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Aeneid similes (12.331ff. and 12.451ff.)

Could I ask please if anyone has a strategy for getting through these "qualis...talis" similes when the "qualis" itself agrees with a nominative noun in a subordinate clause (a "cum" clause at 12.331 and an "ubi" clause at 12.451)? I have grasped the meaning of each passage, but only by jumping around here and there for the various words or by rereading earlier parts of the sentence before getting to the end. When I try ...
Read more : Aeneid similes (12.331ff. and 12.451ff.) | Views : 444 | Replies : 2


How to translate "map of India"?

Hi all, I want to translate the phrase of "map of India" into Latin. Should I translate it as "Charta Indiana" or "Charta Indica" ? Or both is fine? What is the difference between the word "Indiana" and "Indica" ? And for the pair of "charta" and "tabula", I also can not distinguish them.

If you translate "map of India", what will you have?
Read more : How to translate "map of India"? | Views : 445 | Replies : 1


Help with (Shakespeare's) Caesar

Salvete omnes!

I am just finishing proofreading my transcription of Henry Denison's 1856-translation of Shakespeare's Julius Caesar. There are four words I am not completely sure about.

BOLD = Original doutbtful passage
UNDERLINED = My suggestion.

  • Brut.--Jamdudum id fecisti, Cassi. Videsis ; minae tuae nihil in me valent; eâ enim virtute me totum involvo, ut, tanquam vana aura, istae me incassum praetervolent.
  • Cass.--Portia, obiistin ?
  • Ant.--Attamen tu, Brute, cum ...
Read more : Help with (Shakespeare's) Caesar | Views : 486 | Replies : 2


Interesting Construction - Comments?

I came across the following construction in a work of Martin Luther (d. 1546):

hoc modo perpetuo disputat Diatribe contra suum inpsius institutum, quo se non sic disputaturam promisit, sed quendam conatum liberi arbitrii ostensuram, cuius tamen non meminit multum tota serie argumentorum, tantum abest, ut probet, quin contrarium potius probat, ut ipsa potius omnia ridicule et dicat et disputet.

Luther is arguing against the "Diatribe" of Erasmus, and often personifies it ("Lady Diatribe") as ...
Read more : Interesting Construction - Comments? | Views : 599 | Replies : 5


Vulgate

I am trying to read the Vulgate but I have now met a serious problem. The
text is not printed with macrons as the following link:
http://www.drbo.org/lvb/chapter/47001.htm
Since there are so many biographical and geographical names in the Bible, how
can I determine the word stress without the help of the macrons?
Read more : Vulgate | Views : 595 | Replies : 3


Pergama flere volo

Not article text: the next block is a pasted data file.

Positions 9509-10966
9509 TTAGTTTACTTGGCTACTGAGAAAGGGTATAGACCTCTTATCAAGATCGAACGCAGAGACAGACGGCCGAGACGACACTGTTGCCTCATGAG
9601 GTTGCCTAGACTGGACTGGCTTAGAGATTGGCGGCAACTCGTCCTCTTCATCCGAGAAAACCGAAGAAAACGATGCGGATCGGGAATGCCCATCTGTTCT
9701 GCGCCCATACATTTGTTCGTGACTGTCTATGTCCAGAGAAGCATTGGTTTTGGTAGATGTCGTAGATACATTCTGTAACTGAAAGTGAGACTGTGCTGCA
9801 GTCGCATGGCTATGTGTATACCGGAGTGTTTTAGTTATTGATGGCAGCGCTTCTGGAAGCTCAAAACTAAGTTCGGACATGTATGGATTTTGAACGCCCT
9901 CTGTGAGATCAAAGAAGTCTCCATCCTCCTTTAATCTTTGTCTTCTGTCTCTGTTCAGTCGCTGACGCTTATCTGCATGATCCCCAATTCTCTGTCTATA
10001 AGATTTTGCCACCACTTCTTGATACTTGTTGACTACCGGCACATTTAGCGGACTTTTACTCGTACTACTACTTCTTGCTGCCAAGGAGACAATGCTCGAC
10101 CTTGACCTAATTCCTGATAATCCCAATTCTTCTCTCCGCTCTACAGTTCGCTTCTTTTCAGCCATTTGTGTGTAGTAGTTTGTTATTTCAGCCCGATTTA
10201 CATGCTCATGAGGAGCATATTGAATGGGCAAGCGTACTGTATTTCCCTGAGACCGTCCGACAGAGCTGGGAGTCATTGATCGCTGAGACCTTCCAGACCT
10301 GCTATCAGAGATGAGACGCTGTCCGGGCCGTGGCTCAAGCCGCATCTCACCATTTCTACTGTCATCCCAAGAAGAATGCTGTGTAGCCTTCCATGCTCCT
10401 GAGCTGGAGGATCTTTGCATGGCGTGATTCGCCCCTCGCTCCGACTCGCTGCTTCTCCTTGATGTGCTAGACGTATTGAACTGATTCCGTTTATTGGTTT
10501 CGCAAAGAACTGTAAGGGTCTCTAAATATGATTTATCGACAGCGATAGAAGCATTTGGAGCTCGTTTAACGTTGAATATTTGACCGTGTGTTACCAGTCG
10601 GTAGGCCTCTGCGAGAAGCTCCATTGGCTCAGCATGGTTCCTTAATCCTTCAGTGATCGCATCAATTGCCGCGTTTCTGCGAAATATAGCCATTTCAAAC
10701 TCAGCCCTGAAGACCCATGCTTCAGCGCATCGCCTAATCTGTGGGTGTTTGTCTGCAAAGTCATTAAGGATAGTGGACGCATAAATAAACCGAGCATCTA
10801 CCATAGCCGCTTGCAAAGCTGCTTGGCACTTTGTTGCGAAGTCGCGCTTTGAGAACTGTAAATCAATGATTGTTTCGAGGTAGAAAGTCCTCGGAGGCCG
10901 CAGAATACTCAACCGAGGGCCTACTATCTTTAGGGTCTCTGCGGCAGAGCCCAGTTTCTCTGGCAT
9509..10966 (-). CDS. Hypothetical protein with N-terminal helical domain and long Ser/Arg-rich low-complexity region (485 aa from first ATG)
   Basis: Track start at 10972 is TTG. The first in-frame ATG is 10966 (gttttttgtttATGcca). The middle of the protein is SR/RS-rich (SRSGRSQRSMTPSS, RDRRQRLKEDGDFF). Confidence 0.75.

Hecuba laments the fate of Troy. Shet retells the cause of the war and so narrates the kidnapping of Helen by Paris, who is the nominative of the first sentence:

Vadit et accedit, clam tollit, clamque recedit ;
Nauta solo cedit, fit fuga, praedo redit.

Tuta libido maris dat thura libidinis aris,
Civibus ignaris quod parat arma Paris.


Post cursus Helenae currunt ad arma Mycenae,
Mille rates plenae fortibus absque sene.


Does anyone have an ...
Read more : Pergama flere volo | Views : 790 | Replies : 10


Epitaph for a pet.

Hi. I've been trying to write a little 'farewell' to a four-legged friend, but I'm a beginner (only about halfway through my 'teach yourself' book, and I'm sure there are errors. If anyone could spare a moment to help me fix the mistakes (or even phrase it a bit more elegantly) I'd be grateful. Here it is:

Hodie mane Iacobus mortuus est.

Vale parve amice, felibus optime omnium!
Socius bonus eras et amicus mihi melior ...
Read more : Epitaph for a pet. | Views : 567 | Replies : 4


Scanning a verse by Plautus

Hello all,

This is not a simple question, as it scholars don`t stop arguing about the meter in Plautus. Nevertheless, it is known the basic: the verse is a iambic senarius. The last word contains a perfect iamb. But what about the rest?

Here it goes:

Pauci sint faxim qui sciant quod nesciunt.

In other words, the question I entreaty you to answer is: are the sciant and the last syllables of nesciunt the only ...
Read more : Scanning a verse by Plautus | Views : 494 | Replies : 2


esse urbium solet - Roma Aeterna XLIII Line 271

Quae ubi intravere portas, non quidem fuit tumultus ille nec pavor qualis captarum esse urbium solet....When they entered the gates, there was not, indeed, that uproar and terror as is typical of captured cites.

What is esse doing in this sentence? Solet seems to be able to do the job by itself.
Read more : esse urbium solet - Roma Aeterna XLIII Line 271 | Views : 636 | Replies : 6


Spoken Latin on the Washington Post

It's the Washington Post's second report on Spoken Latin in about a week, which is both surprising and (for me) good news, insofar as it can contribute to making the practise somewhat more mainstream.

Spoken Latin: A modern remedy for the nation’s age-old reading problems?

Some people still speak Latin. What if U.S. presidents did?
Read more : Spoken Latin on the Washington Post | Views : 576 | Replies : 1


 

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